ByRoute 2.2 Co. Kilkenny (S) // Co. Cork (E)

These pages describe ByRoute 2 between New Ross (Co. Wexford) and its southern terminus at Cloyne (Co. Cork / East).

Mullinavat & Harristown (Co. Kilkenny / South)

Mullinavat (Muileann an Bhata “Mill of the Stick” (pop.1500) is a small town and district pleasantly situated in the scenic wooded valley formed by the little Blackwater River.

View over Mullinavat from St Brendan’s (Photo by moccafaux)

Tradition has it that the town’s curious name derived from a mill approachable only by means of a rough stick / plank over the even smaller Glendonnel River.

Mullinavat is very well known in GAA circles, and is  particularly famed for its hurling prowess.

The Rising Sun Guesthouse & Pub was originally built in 1644, and was long known as The Rising Sun Alehouse. It has been has been beautifully restored by its current owners Jim and Breda Phelan.

Tory Hill (294m / 966ft) is said to derive its name from a famous C17th raparee / tóraidhe (outlaw) called Edward Den, who based his operatios locally. The summit, marred by a hideous concrete cross, commands magnificent views of five counties. A collection of megaliths includes an unusual double court cairn. Frochan / Froccans / Frocking Sunday (the second Sunday of July) traditionally sees locals gathering the eponymous wild berries on the hillside. The forest road is passable by car but care is needed.

The Poulanassy / Clonassy Waterfall is a charming spot just a couple of kilometres from the village on the Piltown-Templeorum road. This is the perfect place for picnics and relaxing walks in the peaceful surrounding countryside.(Photo by Bummper2).

The Three Friars, located 5km south east of the village, are three stone pillars painted white to commemorate three men of the cloth killed by Cromwellian soldiers in 1651.

Harristown is notable for Leac an Scáil (“The Stone of the Warrior” or “Spirit Stone”), aka the Harristown Dolmen / the Kilmogue Portal Tomb, hidden in a hollow and, at least until recently, surrounded by bushes. One of the largest of its kind in Ireland, its portal-stones are 3.6m high, framing a fine door-stone 2.7 metres high. The dramatically-tilted capstone projects beyond the portal and reaches a height of 4.5m. Its lower end rests on a smaller, horizontal stone which partly covers the chamber.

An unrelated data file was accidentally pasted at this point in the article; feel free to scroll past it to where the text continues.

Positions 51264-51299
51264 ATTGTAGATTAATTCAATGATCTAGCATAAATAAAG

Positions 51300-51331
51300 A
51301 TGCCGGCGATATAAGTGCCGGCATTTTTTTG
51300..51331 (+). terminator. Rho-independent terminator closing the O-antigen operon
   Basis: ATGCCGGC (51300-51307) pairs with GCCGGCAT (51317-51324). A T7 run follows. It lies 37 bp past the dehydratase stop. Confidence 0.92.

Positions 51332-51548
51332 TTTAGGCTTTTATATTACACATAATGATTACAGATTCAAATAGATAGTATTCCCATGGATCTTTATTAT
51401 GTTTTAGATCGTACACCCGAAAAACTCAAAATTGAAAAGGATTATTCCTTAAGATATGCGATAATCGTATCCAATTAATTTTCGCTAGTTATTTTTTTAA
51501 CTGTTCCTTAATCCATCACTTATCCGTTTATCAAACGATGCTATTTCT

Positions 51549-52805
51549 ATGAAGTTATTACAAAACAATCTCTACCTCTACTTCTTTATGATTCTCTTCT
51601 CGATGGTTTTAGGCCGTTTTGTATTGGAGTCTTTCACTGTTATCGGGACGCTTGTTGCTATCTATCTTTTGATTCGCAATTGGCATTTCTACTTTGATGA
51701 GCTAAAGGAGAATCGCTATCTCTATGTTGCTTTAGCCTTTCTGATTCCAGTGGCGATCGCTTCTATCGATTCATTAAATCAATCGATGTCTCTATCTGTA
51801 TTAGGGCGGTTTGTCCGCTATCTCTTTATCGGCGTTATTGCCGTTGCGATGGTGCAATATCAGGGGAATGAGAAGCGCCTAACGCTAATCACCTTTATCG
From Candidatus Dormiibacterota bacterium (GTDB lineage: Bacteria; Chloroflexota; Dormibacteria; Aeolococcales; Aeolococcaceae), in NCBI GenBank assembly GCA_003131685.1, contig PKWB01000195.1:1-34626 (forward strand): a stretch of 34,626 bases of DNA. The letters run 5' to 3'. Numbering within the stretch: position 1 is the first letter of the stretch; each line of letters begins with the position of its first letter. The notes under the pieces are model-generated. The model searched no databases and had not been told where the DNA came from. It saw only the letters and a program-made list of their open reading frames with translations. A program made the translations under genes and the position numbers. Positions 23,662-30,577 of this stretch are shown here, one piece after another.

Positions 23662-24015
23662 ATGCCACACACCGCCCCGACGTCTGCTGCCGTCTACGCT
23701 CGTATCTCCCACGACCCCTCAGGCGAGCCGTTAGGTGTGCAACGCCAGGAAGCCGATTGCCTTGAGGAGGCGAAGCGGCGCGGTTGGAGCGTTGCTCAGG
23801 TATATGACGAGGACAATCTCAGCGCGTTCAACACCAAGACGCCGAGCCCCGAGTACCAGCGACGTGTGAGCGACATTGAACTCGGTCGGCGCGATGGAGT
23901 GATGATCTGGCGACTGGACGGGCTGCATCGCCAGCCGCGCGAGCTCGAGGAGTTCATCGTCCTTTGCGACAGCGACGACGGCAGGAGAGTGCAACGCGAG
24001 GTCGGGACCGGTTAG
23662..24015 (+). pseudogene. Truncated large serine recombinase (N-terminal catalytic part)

(Harristown is believed to have been the birthplace of E. De Lacy-Evans, aka E. Tremayne, a champion ploughman, mining captain, married man and father who was discovered to really be a woman, causing huge scandal in Australia in 1879. Allegedly a cousin of the Sir George De Lacy-Evans, Irish hero of the Peninsular War, Waterloo, Spain’s First Carlist War (with the British Legion for Queen Isabel II) and the Crimean War, Edward / Ellen was said to be the daughter of a well-to-do Harristown farmer, and was last remembered locally as having caused a furore in the early 1850s when she rode her horse among the villagers at a gathering hosted by the Earl of Bessborough. The locals drove her out of town as an immoral woman).

Harristown is south of Knocktopher on ByRoute 3.

Templeorum & Owning (Co. Kilkenny / South)

Templeorum & Owning are historically interesting districts with many remains dating from ancient times, including Portal Tombs, Standing and Bullain Stones, dún forts, and early Christian church sites.

Templeorum (Teampeall Úna) is a curious name, the origin of which is surrounded by some mystery. Some say it should be rendered Teampaill Odhrain, after a saint called Odran / Otteran,  of whom little is known; he was long venerated in Waterford; indicating that he might have been a Scandinavian holy man revered by the Vikings. Others claim the district was named after Orum Walsh, an Anglo-Norman lord.

Templeorum was long at the heart of the area dominated by the Norman Walsh of the Mountain clan, whos principal residences were at Olcourt and nearby Harristown and Castlehale, and the most common name in the area is indeed still Walsh.

Tradition says that there was a bloody battle in ancient times between Templeorum and Kilmanahan.

Templeorum’s church of the Assumption (RC) was erected c.1810.

Nearby, a rather splendid old belfry stands in solitary vigil at the entrance of a graveyard.

Garryduff crossroads is the site of a tall Standing Stone known as Cloch Fhada.

Jamestown, an Anglo Norman settlement named after one of the Butlers of Ormond, also has a Standing Stone.

Glenbower Woods & waterfall feature in many local folk tales, some involving a Banshee and others a mysterious serpent.

Owning, formerly known as Beaulieu / Bewley, is the location of a  ruined Anglo-Norman church, situated opposite the present church of the Assumption (RC) which dates from 1798.

This district has a rich tradition of folkore, explored online by historian Mary O’Shea here.

Owning is within easy reach of Kilkieran on ByRoute 3.